Our day started off with a delicious breakfast and tour provided by the wonderful VIERS volunteers. The Virgin Islands Environmental Resource Station (VIERS), is available for use as an education site for students, and a quiet place for scientists to do research. The station manager Tony provided us with an in-depth tour of the inner workings of the facility, including the system for generating solar power and the methods in which the station collects and conserves water.
We then headed off on a short hike down from the camp to Little Lameshur with our wetsuits and snorkel gear in tow. As this was many students’ first time snorkeling, we took some time to acclimate to the beautiful new surroundings.
We saw a plethora of amazing fish that we may or may not have struggled to identify, at first sight. As we adjusted, all of our studies paid off! Below are three of the many species we observed. On the bottom left is a French Angelfish Juvenile, on the top left is an Ocean Surgeonfish, and on the right is a Squirrelfish.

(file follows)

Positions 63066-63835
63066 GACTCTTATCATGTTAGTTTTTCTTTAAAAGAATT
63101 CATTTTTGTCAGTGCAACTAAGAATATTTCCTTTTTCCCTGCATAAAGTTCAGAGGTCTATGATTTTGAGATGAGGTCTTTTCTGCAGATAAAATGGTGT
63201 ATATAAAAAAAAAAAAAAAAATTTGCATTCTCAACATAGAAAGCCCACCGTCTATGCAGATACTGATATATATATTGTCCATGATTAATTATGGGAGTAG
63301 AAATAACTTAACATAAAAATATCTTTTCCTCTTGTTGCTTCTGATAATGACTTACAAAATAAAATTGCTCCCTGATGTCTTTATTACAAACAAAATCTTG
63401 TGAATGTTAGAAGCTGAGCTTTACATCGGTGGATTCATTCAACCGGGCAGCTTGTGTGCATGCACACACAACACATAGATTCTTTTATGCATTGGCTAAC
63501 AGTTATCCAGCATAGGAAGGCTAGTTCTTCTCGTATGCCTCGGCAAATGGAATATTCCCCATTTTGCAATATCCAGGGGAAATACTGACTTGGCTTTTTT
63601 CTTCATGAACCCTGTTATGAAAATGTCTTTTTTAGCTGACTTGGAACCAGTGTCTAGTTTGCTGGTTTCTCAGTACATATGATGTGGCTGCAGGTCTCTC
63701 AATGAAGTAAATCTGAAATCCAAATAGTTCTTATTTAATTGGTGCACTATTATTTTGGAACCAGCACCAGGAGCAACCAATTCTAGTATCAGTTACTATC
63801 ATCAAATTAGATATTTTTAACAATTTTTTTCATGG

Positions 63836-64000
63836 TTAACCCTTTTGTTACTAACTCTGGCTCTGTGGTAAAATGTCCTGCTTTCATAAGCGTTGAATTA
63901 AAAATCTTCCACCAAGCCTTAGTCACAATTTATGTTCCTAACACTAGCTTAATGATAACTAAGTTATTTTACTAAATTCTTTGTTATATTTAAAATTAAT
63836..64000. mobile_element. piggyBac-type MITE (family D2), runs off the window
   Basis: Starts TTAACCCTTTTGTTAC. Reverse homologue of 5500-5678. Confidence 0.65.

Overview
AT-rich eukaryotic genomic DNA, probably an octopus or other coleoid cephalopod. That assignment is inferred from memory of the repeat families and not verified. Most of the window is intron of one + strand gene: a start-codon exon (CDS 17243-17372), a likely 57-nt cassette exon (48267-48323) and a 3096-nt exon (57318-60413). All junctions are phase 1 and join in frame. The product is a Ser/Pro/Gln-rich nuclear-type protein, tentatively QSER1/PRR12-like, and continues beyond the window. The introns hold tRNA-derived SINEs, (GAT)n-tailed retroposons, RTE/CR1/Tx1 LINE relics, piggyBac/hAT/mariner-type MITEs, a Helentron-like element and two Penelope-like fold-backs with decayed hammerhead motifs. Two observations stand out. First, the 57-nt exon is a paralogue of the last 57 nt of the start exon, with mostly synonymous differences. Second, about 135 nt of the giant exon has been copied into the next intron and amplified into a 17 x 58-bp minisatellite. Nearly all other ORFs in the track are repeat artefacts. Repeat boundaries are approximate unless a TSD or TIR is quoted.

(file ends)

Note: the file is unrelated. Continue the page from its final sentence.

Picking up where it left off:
After a short break and a delicious lunch, we left camp and headed to Great Lameshur to do a beach clean-up and snorkel. The beach clean-up proved successful, with a collection of 19 pounds and 12 ounces of trash. We then snorkeled out to Donkey Bight. This snorkel was in a very different habitat than the first, and the diversity of fish observed reflected this.
On our snorkel back, we had the fortunate opportunity to witness two Spotted Eagle Rays (pictured below) and a Southern Stingray. A few even saw turtles!
We are looking forward to a busy day tomorrow when we leave the VIERS area and explore more of St. John!
Signed: Mae and Suzanne